At the beginning of the special, we see some wintery live-action scenes in black and white as newspaper headlines shuffle across the screen. The first headline “Cold Wave in 12th Day” and last headline “Foul Weather May Postpone Christmas” are identical to the script. It’s the headlines in the middle that are different. “Fourteen More Inches of Snow Reported” was changed to “We’re frozen.” “Airports Closed Down” was changed to “Ice Peril Warning.” “All Transportation Disrupted” was changed to “Tough Going! Salvation Army Digging Us Out.”
After the final headline “Foul Weather May Postpone Christmas,” the script calls for some dialogue of kids reacting. Voices yell “Postpone Christmas? Aww noooo! No toys this year? It can’t be! Santa won’t let it happen! He just won’t!”
Welcome to “Christmasville”
Before Sam the snowman shuffles onto screen, the script gives us a quick glimpse of a “wonderfully fanciful, wintery landscape.” We are introduced to the town with a sign stuck in a snow drift that reads: “Welcome to Christmasville” with Santa Claus’ signature underneath. Of course, the town is referred to as “Christmastown” in the special.
Mueller paints a picture of everything being made of half ice/snow and half of bright colorful Christmas boxes and wrappings. Igloos are decorated with colorful ribbons and homes look like “great, Christmas packages turned into domiciles. Christmas candy dots the snowy terrain as sea shells might dot the ocean.” We also get a first glimpse of Santa’s castle, “made of twinkling, jewel-like ice blocks.” We also see some animals at play like polar bears and seals along with whales jumping out of the water. Eskimos walk past carrying Christmas cards.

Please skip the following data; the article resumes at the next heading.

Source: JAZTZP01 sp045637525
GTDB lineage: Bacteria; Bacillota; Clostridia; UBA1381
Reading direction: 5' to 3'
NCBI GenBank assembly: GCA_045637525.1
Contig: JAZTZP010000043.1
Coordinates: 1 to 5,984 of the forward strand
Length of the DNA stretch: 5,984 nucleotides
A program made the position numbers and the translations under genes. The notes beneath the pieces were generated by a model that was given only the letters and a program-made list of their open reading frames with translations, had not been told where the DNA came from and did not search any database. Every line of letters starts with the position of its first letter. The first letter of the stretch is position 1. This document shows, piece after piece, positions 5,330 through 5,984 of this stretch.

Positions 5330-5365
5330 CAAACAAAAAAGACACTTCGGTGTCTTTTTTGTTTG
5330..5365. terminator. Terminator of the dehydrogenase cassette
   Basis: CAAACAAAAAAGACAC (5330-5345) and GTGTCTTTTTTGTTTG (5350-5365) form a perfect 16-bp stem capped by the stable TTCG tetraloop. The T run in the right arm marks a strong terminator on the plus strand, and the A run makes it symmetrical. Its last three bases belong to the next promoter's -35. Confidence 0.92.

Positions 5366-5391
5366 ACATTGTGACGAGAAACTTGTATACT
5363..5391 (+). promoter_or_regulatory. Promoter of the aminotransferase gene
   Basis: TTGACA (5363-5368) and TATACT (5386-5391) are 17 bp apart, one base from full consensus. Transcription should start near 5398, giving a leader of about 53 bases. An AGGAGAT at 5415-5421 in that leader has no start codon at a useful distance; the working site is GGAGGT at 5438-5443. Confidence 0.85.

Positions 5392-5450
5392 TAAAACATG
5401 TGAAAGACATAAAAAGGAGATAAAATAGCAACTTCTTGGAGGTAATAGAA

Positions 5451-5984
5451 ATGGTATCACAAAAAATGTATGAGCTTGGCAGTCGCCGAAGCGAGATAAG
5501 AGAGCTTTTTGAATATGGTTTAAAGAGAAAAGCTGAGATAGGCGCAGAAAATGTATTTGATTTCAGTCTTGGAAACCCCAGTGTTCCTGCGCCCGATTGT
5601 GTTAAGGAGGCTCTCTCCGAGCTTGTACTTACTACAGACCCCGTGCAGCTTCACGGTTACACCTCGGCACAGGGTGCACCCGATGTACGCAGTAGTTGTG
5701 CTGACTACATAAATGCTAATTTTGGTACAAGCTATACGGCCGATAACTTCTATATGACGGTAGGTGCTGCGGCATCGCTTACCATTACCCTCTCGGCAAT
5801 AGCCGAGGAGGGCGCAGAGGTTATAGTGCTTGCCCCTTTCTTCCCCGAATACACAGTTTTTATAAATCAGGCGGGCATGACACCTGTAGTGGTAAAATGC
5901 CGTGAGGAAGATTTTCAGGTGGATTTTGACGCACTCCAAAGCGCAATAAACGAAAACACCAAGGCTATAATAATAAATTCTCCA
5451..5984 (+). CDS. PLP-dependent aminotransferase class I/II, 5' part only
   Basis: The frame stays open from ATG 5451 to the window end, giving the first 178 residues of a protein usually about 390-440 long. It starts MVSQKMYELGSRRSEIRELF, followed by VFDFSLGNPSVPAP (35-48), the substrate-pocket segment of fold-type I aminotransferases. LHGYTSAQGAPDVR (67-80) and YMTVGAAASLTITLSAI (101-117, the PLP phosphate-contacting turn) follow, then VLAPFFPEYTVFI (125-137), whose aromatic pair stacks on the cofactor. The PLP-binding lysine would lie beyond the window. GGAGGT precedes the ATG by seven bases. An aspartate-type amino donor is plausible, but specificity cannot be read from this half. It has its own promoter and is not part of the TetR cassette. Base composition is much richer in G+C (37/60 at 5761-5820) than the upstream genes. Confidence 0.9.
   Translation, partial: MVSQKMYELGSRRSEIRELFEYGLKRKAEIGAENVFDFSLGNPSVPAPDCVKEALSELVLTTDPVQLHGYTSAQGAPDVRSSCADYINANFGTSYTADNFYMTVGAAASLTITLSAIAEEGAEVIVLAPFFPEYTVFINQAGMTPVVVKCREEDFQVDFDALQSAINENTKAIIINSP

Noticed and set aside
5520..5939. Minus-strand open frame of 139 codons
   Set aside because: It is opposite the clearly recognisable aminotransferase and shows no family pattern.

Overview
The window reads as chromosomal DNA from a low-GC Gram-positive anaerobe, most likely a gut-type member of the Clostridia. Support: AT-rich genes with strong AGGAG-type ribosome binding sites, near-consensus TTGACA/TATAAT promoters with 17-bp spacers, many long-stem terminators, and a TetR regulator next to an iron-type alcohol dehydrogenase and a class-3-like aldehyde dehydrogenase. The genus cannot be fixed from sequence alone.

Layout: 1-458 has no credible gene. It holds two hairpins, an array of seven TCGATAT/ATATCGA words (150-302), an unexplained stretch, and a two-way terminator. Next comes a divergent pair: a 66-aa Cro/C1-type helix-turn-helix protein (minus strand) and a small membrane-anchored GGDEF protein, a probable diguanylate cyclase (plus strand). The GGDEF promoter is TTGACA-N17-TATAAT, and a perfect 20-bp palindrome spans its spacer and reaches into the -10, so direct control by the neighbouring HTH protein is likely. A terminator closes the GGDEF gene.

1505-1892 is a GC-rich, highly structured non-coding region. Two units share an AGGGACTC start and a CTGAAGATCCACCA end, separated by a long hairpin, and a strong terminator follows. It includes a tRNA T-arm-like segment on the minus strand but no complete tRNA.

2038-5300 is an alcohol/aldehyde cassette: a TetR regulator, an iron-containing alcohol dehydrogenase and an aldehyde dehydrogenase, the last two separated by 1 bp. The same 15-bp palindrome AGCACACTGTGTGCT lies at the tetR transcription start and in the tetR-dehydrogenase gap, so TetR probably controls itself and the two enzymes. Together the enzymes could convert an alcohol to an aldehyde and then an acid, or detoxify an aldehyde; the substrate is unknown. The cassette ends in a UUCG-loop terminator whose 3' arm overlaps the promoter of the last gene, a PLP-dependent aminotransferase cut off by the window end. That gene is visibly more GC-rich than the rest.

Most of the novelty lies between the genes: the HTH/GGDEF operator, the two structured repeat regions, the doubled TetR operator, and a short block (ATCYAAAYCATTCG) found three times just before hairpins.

Sam’s Bow Tie
The script specifically notes that Sam’s bow tie is made of holly. However, that distinction did not happed for whatever reason.
Sam Gets Sarcastic
After remembering the awful experience of the Christmas that almost wasn’t, Sam dialogue is a little different in the script. He first tells us that missing Christmas “shouldn’t happen to your worst enemy, let alone the whole world.” After he tells us his name, his sarcastic line “What’s the matter? Haven’t you ever seen a talking snowman before?” was initially “So I’m a talking snowman…sue me.”
Sam Has Feet!
In the TV special, Sam waddles his way through Christmas Tree Forest after his introduction. His journey in the script isn’t very graceful. As he strolls along, he trips over a small “Christmas Tree Forest” sign and “a piece of his foot breaks off into powdery snow.” Snowmen have feet? Nonetheless, he pats some fresh snow back onto his leg and he’s good as new.